Marc Maron-Too Real

            Only Marc Maron could get away with telling the same joke twice in a row.  It’s easy to be sick of Maron’s rote display of emotional honesty, because he’s been in comedy for decades, and he brings one of the best podcasts to listeners twice a week.  He’s been bringing listeners a manic energy regularly for years now, and Too Real is a perfect culmination of all the best aspects of Maron. Continue reading

Views from the Women’s March: New York, 1/21/17

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Still to this day you hear people saying, “I thought it was a joke that he was running.” But to me, it was never a joke. When you hear hateful rhetoric, it cannot be taken as a joke.

I remember the days leading up to the election feeling a mixture of dread and giddiness. On the one hand, we could be pushing women’s rights in this country further than ever by electing not only the first female president but one with a progressive campaign promise. On the other hand, we ended up with a man with no experience, spewing hate and making enemies with whomever he could.

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When the news hit, when they sent everyone home from the Javits Center in the middle of the night, when he made is acceptance speech, I cried well into the night. I had friends who took the next day off. The unthinkable had happened, and not in the way we all wanted. And, while ‘we’ sounds like an oppressive term, remember, that he did not win the popular vote. Hell, forty percent of eligible voters did not show up.

Then came announcements of a Women’s March on Washington and it started growing, soon there were sister marches from Denver to New York being planned, and I knew that no matter where I was I would show up.

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What I did not realize was that ‘we’ would show up. This was everyone’s march.  This was our time to come together, as Americans, and show what ‘we’ believe in. As a woman, I expected it to be mostly women and a few bad ass guys. Yet, the New York sister march was almost 50/50. I went to the march with three of my guy friends, which in it of itself was powerful. There was so much energy in the streets. According to the Mayor’s office, over 400,000 people marched from 42nd and 2nd Ave to 55th and 5th Ave. For us, it took over five hours.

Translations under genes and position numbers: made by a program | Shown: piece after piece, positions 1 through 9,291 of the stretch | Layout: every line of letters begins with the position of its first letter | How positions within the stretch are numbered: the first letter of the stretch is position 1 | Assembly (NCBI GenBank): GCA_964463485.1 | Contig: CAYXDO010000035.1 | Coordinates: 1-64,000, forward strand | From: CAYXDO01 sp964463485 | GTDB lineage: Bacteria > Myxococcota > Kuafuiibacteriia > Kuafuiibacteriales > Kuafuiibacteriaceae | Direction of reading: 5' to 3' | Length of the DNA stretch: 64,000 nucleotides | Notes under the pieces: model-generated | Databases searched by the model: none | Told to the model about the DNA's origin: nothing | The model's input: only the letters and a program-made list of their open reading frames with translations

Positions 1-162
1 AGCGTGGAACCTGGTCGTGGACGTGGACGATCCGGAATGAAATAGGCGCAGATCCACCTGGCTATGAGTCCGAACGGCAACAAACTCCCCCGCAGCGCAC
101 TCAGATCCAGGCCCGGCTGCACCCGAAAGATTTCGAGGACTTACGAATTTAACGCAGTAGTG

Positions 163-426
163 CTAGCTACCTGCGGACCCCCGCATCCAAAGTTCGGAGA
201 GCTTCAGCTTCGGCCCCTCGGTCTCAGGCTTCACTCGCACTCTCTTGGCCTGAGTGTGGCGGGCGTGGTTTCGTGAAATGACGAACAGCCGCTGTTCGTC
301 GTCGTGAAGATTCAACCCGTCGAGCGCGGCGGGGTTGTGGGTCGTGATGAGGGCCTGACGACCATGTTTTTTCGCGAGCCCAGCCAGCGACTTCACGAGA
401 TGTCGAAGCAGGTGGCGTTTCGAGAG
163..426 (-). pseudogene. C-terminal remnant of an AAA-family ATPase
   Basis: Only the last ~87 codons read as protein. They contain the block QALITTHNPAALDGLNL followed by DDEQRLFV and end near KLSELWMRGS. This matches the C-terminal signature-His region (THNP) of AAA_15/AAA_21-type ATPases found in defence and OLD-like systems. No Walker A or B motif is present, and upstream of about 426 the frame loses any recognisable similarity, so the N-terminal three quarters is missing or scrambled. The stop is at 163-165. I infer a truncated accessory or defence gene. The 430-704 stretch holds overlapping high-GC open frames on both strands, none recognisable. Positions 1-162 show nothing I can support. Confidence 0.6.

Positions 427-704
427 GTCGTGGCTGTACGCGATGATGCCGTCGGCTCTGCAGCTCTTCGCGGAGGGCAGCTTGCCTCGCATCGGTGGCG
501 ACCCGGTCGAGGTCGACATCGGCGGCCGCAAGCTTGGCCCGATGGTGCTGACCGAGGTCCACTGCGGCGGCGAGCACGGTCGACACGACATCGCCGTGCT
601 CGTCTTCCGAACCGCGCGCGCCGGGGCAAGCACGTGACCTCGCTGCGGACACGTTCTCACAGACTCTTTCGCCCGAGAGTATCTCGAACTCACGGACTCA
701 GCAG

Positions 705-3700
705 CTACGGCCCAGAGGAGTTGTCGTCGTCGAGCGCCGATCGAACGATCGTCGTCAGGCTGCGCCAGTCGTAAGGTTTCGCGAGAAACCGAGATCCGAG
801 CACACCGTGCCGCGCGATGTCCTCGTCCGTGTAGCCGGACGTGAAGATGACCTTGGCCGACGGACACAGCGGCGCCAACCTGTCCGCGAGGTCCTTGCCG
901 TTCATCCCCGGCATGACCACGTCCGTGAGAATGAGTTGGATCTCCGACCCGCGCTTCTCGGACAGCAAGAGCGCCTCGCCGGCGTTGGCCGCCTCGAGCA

This march was for so much more than women’s rights. The official organizers announced a radically progressive agenda they were marching for, and the people came through with signs about everything from sexual assault justice to ending the Electoral College to climate change to simply promoting love and kindness. This march stood up for ‘we’ the people and our major and legitimate concerns about the next four years.

Some of the chants that resonated through the canyons of buildings were, “My Body, My Choice!” Followed by, “Her Body! Her choice!” Some other popular ones were, “We are the popular vote!” Our voices all blended together and filled up all the air. Every way you turned there was someone holding up a sign and “fighting for their rights”.

At the end of the march, I was filled with hope and energy and a renewed faith that this is who my country is. And at the same time there was desperation, that not only were we marching for women’s rights, but LBGTQ rights, for a right to fair education, the legitimacy of climate change and our acceptance of all immigrants to our nation of immigrants.

As I rode the train home that night, the numbers began to spill in. Almost 800,000 in Los Angeles, 200,000 in Denver and a march too large it turned into a rally in Washington DC, not to mention the cities globally that joined in. ‘We’ the people had come through and shown we will not back down.

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Nina Mascheroni